### Mike Cowan's Chaocipher Strategy Paper (20 April 2009)

Mike Cowan is the editor of the American Cryptogram Association's (ACA) "Computer Column".  This column discusses computer programming approaches to cryptanalysis.  Mike is also the author of a paper published in the January 2008 issue of Cryptologia entitled "Breaking Short Playfair Ciphers with the Simulated Annealing Algorithm".  This paper describes the adaptation of simulated annealing to solve short Playfair ciphers (80-120 letters) without using a probable word.

While corresponding with Mike about using Simulated Annealing to solve the Wheatstone cryptograph, I mentioned to Mike about The Chaocipher Clearing House.  As you can see, Mike has joined the corps with gusto <g>.  Mike sent in a paper describing his view of a strategy for tackling Chaocipher research.

 Hi Moshe, I've found your website really excellent as a source of interesting and useful information on Chaocipher and it's good to have it all in one place. In trying to get thoughts in order on how to tackle this one, I've drafted a strategy on which I'd much appreciate comments, criticisms, additions...or whatever may occur to you and other folk. This is attached. It includes one or two aspects not previously reported, that may be of interest. For me the hunt is now on for a machine that churns out the right kind of ciphertext! As Jeff Hill has commented, once we've found that, cryptanalysis to find Byrne's keys should be possible. Look forward to hearing findings on a Wheatstone-type machine when you're ready. Best, Mike.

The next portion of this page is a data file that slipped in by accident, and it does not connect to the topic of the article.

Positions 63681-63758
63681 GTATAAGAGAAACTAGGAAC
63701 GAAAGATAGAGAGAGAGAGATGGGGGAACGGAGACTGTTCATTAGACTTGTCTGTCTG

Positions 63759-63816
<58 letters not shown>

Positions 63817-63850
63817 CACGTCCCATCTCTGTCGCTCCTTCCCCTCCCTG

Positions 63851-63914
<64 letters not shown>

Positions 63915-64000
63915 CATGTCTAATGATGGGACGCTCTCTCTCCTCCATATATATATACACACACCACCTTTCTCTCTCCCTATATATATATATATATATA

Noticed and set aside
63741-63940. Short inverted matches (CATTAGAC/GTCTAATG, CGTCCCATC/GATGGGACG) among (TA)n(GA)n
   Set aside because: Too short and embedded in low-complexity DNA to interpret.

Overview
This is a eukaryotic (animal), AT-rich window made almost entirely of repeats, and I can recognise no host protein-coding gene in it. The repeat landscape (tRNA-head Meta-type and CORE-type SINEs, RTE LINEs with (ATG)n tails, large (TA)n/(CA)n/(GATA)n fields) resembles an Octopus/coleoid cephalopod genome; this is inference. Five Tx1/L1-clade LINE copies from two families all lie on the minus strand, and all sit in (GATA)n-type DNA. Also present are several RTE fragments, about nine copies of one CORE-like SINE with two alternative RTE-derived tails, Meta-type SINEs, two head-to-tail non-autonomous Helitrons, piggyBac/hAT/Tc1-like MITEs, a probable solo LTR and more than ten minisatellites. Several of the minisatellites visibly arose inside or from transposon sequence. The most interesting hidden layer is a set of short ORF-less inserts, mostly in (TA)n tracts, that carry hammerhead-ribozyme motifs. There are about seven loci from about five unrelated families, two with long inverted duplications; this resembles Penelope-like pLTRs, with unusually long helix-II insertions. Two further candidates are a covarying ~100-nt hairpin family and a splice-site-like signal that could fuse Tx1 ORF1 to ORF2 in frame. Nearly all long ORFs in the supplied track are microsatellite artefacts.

Mike's e-mail for comments is .

### Mike Cowan to Moshe Rubin (21 April 2009)

 Hi Moshe, I think I'm beginning to see why this is so difficult for us but why Friedman really wasn't interested. I can see that with 2 cipher wheels the machine will use [676] different alphabets during enciphering. The order it uses these alphabets will be set by some kind of mechanism that advances one of the disks by a different amount after each encipherment -- for example in a cycle of 1,2,1,4 as Jeff wrote about -- and the other disk at less frequent intervals. With so many alphabets there are less than 10 letters enciphered with any one alphabet in the 5500 cipher letters we've been given -- and we can't find out which letters belong to each alphabet because we don't know the advancement pattern. However if we stole the machine, as the French stole Enigma, we'd be laughing. Each of the [676] cipher disk positions could be tried in little time. In a computer driven world, you could think of having daily changes to the mixed alphabets and the advancements but I doubt this was a practical proposition for Byrne's machine in the 1920's. Friedman must have thought he had better devices available in-house, and taken the easy way out to put Byrne down gently. All that doesn't help us! so on with the merry activity. . . .Best, Mike.